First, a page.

know of one neighborhood where the kids go in each other’s garages and play but
not in the houses unless the parents know each other well.
*Get your kids involved in extra curricular activities. Sign-up for sports,
music, art, ballet etc. Encourage them to pursue the things they love. Expose
them to a variety of activities. Help them unwrap their areas of giftedness.
*Go on a nature walk, to the park or the beach. My kids don’t always want to go
but they end up having a great time. One of the kindergarten classes has a
Thursday play date right after school at Poinsettia Park. The kids play and get
their energy out and have fun.
*Put the kids in charge of dinner (this works well when you have nothing in the
pantry). Give them a budget, make a menu, make a list, go to the store, have the
kids pay with the money budgeted and supervise while they make it. Kids will be
more likely to eat what they helped create.
*Be an informed consumer. There are websites with information on the content in
and TV, and games (www.commonsensemedia.org).
Kids don’t always watch/play age appropriate things and parents can be aware of
the content and help guide them and set the ground rules for shows and games
they are allowed to watch/play.
Many parents of school aged children struggle with the balancing the use of
technology and imaginative play. Although the balance is hard to find we can be
intentional and help our kids discover many of the exciting ways to use their
imaginations and have fun without even turning on a game or TV.
Kimberly Nelson MS, MFT
Kimberly Nelson is a Marriage and Family Therapist and mother of twin
kindergarteners who can be reached at 760-434-2370 or
Jordan, Amy B PhD, Hersey, James C PhD, McDivitt PhD, Heitzler, Carrie C. MPH
“Redefining Childrens Television-Viewing Time; A Qualitative Study of Parents
and Their Children.” Journal od Pediatrics Nov. 2006: e1303-1316.
By Dr. Marcial Felan
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TOWARD A DIVORCE PROOF CHURCH
Rev. Dr. Marcial Felan, LMFT,
Pastor of Family Ministries, Shadow Mountain Community Church, El Cajon, CA.
It is sad to say that research shows the divorce rate among those who call
themselves evangelical Christians is as high as for those who do not identify
themselves in this way. All of us who are married, especially those who are
Pastors, can do something to change this sad reality. But what?
I am convinced that it starts with us Pastors, the shepherds, and the state of
our marriages. If you are a Pastor (as I am) your relationship with your wife is
the most important message on marriage that your church will hear you NOT
preach. How you prioritize your marriage will speak volumes to your church.
Pastors, your marriages must be more important to you than your ministry. The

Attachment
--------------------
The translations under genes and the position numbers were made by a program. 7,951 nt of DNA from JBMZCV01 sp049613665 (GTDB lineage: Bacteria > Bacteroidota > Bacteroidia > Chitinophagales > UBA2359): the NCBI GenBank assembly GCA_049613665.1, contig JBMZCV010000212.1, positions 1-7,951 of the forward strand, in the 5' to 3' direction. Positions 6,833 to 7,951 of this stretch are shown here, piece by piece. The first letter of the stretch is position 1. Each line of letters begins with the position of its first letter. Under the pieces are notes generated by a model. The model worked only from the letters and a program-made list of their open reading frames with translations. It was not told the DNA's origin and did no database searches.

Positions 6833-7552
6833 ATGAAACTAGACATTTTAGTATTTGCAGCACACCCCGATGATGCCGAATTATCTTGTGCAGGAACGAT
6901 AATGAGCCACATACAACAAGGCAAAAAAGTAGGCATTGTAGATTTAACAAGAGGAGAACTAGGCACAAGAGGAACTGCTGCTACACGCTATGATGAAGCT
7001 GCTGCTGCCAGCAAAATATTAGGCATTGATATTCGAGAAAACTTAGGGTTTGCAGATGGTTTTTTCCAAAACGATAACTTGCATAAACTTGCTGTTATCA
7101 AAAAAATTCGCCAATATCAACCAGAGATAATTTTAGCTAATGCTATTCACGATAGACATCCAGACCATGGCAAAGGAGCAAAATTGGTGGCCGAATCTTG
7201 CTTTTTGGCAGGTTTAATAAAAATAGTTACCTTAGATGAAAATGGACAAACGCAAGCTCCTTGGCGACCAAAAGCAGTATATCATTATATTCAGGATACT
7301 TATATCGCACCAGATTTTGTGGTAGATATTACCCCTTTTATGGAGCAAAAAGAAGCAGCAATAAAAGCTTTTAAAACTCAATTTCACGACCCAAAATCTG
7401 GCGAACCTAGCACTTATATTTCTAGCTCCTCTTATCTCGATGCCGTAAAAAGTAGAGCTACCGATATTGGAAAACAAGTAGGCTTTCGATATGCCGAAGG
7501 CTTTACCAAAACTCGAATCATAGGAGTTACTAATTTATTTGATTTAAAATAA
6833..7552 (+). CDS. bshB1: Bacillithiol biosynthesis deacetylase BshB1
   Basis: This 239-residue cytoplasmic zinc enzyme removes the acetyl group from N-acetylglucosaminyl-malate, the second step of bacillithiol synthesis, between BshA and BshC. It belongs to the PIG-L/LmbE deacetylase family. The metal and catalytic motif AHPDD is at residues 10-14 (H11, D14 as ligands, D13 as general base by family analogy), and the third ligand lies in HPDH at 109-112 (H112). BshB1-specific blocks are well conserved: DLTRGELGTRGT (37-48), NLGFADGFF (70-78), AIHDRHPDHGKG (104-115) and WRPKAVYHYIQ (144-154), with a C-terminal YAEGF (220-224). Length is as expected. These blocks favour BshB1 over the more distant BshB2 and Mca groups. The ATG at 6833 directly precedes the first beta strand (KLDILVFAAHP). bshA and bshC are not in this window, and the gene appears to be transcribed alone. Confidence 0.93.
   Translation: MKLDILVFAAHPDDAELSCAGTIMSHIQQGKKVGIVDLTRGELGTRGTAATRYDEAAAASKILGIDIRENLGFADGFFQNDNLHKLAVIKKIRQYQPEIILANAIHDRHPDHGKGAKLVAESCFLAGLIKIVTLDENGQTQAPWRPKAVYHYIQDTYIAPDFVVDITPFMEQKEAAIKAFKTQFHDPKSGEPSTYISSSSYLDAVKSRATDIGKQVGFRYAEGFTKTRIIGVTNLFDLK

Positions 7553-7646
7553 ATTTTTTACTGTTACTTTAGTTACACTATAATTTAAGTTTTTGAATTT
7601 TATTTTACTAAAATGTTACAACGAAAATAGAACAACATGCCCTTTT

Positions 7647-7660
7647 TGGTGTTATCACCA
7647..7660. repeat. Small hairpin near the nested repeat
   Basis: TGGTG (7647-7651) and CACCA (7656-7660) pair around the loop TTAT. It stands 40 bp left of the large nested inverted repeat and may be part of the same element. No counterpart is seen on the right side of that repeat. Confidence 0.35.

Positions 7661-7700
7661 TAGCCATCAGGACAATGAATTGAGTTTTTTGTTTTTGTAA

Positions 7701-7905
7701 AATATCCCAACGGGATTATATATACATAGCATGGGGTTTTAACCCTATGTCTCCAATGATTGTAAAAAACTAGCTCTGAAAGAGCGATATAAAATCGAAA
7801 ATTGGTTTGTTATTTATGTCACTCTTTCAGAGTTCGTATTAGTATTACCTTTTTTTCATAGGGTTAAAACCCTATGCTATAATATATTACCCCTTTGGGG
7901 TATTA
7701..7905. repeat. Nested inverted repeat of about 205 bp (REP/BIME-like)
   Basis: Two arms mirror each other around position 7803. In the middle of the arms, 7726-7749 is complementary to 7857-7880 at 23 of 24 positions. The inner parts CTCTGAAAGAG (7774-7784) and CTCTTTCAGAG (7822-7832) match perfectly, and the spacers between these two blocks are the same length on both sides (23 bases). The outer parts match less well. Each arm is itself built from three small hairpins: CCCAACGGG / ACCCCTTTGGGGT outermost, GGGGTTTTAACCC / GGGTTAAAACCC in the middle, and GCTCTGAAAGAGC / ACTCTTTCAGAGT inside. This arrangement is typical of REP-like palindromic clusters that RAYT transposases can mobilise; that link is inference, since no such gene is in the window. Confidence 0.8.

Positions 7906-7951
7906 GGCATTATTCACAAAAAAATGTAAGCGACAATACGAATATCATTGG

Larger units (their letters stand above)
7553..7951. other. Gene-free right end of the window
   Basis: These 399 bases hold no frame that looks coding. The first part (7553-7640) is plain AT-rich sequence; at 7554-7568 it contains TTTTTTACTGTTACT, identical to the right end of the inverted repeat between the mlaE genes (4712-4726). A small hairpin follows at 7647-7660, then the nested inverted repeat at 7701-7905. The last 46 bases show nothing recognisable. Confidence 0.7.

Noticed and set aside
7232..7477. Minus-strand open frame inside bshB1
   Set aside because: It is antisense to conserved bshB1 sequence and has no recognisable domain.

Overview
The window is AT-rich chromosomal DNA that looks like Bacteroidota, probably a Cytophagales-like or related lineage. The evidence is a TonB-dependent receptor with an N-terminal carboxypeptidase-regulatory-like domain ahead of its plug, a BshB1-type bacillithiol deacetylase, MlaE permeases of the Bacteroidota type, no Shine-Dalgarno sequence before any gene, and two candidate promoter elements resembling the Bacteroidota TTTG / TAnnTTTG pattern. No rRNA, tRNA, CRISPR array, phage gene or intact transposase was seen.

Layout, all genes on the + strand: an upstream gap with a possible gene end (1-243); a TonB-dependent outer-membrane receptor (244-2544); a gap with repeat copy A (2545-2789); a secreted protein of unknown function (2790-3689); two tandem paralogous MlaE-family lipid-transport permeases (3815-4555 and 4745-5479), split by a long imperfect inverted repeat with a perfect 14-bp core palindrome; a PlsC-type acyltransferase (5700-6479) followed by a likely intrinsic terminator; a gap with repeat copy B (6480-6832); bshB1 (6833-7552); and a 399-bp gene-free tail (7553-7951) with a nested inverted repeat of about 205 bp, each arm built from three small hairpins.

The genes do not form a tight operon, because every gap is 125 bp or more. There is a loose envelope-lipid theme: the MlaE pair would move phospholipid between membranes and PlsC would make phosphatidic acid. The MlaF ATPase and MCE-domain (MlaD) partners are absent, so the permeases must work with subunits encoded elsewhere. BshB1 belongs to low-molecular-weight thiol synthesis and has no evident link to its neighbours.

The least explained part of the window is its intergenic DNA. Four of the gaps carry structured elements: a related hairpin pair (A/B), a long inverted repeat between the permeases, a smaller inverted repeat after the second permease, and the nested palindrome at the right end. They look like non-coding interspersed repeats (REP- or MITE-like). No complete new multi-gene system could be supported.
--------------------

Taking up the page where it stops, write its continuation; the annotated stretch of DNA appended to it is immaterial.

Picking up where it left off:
same holds true for all of the married couples in the Christian community. We
all, lay people and Pastors, must start by putting our relationships with God
first followed by our spouses and children. If you are a deacon(ness), elder or
other lay leader in your church make sure that you take care of your Pastor and
his wife and family. See that he takes his vacation time, days off, and gets
away with his wife, at the church’s expense, once or twice a year. By investing
in the emotional health of your Pastor and his family, it will save you more
than what it will cost you to replace him.
In 1981 Joe Aldrich wrote in his now classic book Lifestyle Evangelism, the
following words: “The two greatest forces in evangelism are a healthy church and
a healthy marriage…The Christian family in a community is the ultimate
evangelistic tool…When love is seen, the message is heard.” For churches to be
healthy, the relationships within the churches need to be healthy. We can help
the health of marriages and families by seeking to strengthen marriages and if
you will, divorce-proof our churches by making sure the following are available.
If we cannot provide them we can refer those needing help to where they can get
help if your church cannot provide them (more on that later):
Require that pre-engagement/marriage preparation
classes be taken before couples are married in the church.
Teach and promote the covenant marriage concept
of marriage that lasts for life.
Provide marriage counseling and/or marriage
mentors for couples in the pre-marriage stage and for couples with troubled
marriages. Each church can prepare and provide a list of pro-marriage
Christian counselors for referral.
Offer marriage and parenting classes designed to
be preventative by strengthen marriages and families before crisis hits.
There is much truth to the old saying “An ounce of prevention is worth a
pound of cure.”
Promote/provide marriage enrichment events like
couples retreats or marriage seminars, especially when they are available in
These are just a few ways that
we can strengthen marriages and in doing so work to see an end to divorce in the
church. As Jesus said: “Let your light (excellent marriages) shine before men in
such a way that they may see your good works (excellent marriages) and glorify
your Father in heaven.” If your church would like assistance in this area, the
Center for Enriching Relationships of San Diego, consisting of trained marriage
and family pastors/therapists, would like to help you with your marriage
ministry. To find out more you can contact Dr. Marcial Felan at 619-590-1747 or
by email: firstname.lastname@example.org
or the Center for Enriching Relationships at 619-858-3105.